In July, the Jewish Federation demonstrated its
commitment to improving Hebrew education programs for adults and high school
students when the Federation Board approved $142,700 in grants to JCC Chicago’s
new Ulpan program and to Shorashim for expansion of Hebrew language efforts in
public high schools.
The restructuring and revitalization of Hebrew
language offerings for public high school students through Shorashim and for
adults through JCC, reflect the Jewish Federation’s commitment to enhance
educational services to the community while increasing efficiency in the Chicago
area’s Jewish educational system. As part of that restructuring, the Community
Foundation for Jewish Education of Metropolitan Chicago, which previously had
provided Hebrew language programming and support services, is assuming a new
role within the Federation system: to enhance innovation while continuing to
offer intensive Israel-experiences to eighth-grade students through the Ta’am
Yisrael (Taste of Israel) program.
Susan Abrams, JCC Chicago Associate General Director,
said, “Ulpan is a natural addition to JCC Chicago’s focus on the transmission
of Jewish culture and the formation of Jewish identity.”
The enhanced programs will offer language lessons for
a variety of learners using contemporary, interactive teaching methods.
JCC Chicago Ulpan will incorporate conversational,
cultural and communal experiences in 30 hours of instruction taught by a master
teacher over a 20-week period. “The program will ensure uninterrupted
availability of high-quality Hebrew language instruction in multiple locations
throughout Chicagoland,” Abrams said.
Course instruction levels vary from no prior Hebrew to
advanced speakers, and classes will be at Bernard Weinger JCC in Northbrook,
Mayer Kaplan JCC in Skokie, and Florence Heller JCC in Lakeview. A pilot
program consisting of six, one-hour sessions at JCC Chicago’s downtown office, has
been created to attract new learners and those who are unable to make a
“JCC Chicago is an excellent institution to provide
Jews from all backgrounds and beliefs, along with interested non-Jews, an
opportunity to learn together in a stimulating environment,” Abrams said.
JCC Chicago Ulpan intends to collaborate with many
organizations and synagogues in the community, including the Chicago Board of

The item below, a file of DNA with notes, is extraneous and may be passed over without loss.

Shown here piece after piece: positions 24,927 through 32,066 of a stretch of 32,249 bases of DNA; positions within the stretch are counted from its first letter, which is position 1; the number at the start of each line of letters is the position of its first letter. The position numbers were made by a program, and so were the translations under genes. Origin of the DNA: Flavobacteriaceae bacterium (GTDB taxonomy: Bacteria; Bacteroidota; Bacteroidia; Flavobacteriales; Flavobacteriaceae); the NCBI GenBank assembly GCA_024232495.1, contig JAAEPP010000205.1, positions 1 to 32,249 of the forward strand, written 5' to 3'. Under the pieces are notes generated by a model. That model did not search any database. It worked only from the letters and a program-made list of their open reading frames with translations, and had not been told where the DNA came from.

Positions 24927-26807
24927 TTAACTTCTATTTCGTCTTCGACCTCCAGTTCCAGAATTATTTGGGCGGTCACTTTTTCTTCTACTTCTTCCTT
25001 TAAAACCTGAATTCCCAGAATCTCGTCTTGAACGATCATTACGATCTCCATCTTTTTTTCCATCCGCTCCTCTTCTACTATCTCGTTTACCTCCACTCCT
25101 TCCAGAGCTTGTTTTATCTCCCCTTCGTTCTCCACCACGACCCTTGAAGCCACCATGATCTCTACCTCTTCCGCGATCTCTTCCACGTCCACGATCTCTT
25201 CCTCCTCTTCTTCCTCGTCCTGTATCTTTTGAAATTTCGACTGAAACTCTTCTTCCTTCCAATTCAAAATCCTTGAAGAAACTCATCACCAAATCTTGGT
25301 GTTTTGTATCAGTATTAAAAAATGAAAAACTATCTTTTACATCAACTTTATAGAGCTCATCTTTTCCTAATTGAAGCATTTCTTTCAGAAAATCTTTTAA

Rabbis, JCC Sidney N. Shure Kehilla and Jewish United Fund’s YLD.
Shorashim engages Jewish youth ages 10 to 18, in
Israel culture and Hebrew language through public high school Hebrew
programs, youth groups and congregational schools. More than 600 students
are enrolled in high school Hebrew programs at Deerfield, Evanston, Glenbrook
North/South, Highland Park, New Trier, Niles North, and Stevenson high schools.
Chicagoland Jewish High School also has a Hebrew program.
Adam Stewart, executive director of Shorashim, said,
“This is by far the largest number of public high school Hebrew programs in a
single metropolitan area outside the State of Israel. The number of teens
signing up for Hebrew is impressive, but there is certainly more potential.”
Shorashim and Federation, along with national
partners, hope to leverage this investment with outside support for deeper
professional and curricular development opportunities. “This is an amazing
opportunity for Chicago to continue to lead the way in pioneering a field for
public school Hebrew programs,” Stewart said.
David T. Brown, Jewish United Fund/Federation Chairman
of the Board, said, “The Federation is proud to support these innovative Hebrew
education programs that connect our young people and adults to the local and
worldwide Jewish communities.” He noted that the board allocated potential
additional grants for innovative and collaborative Jewish education programs as
the year progresses. Expansion would come from within the $1.167 million
already designated for the Community Foundation for Jewish Education core
allocation, he said.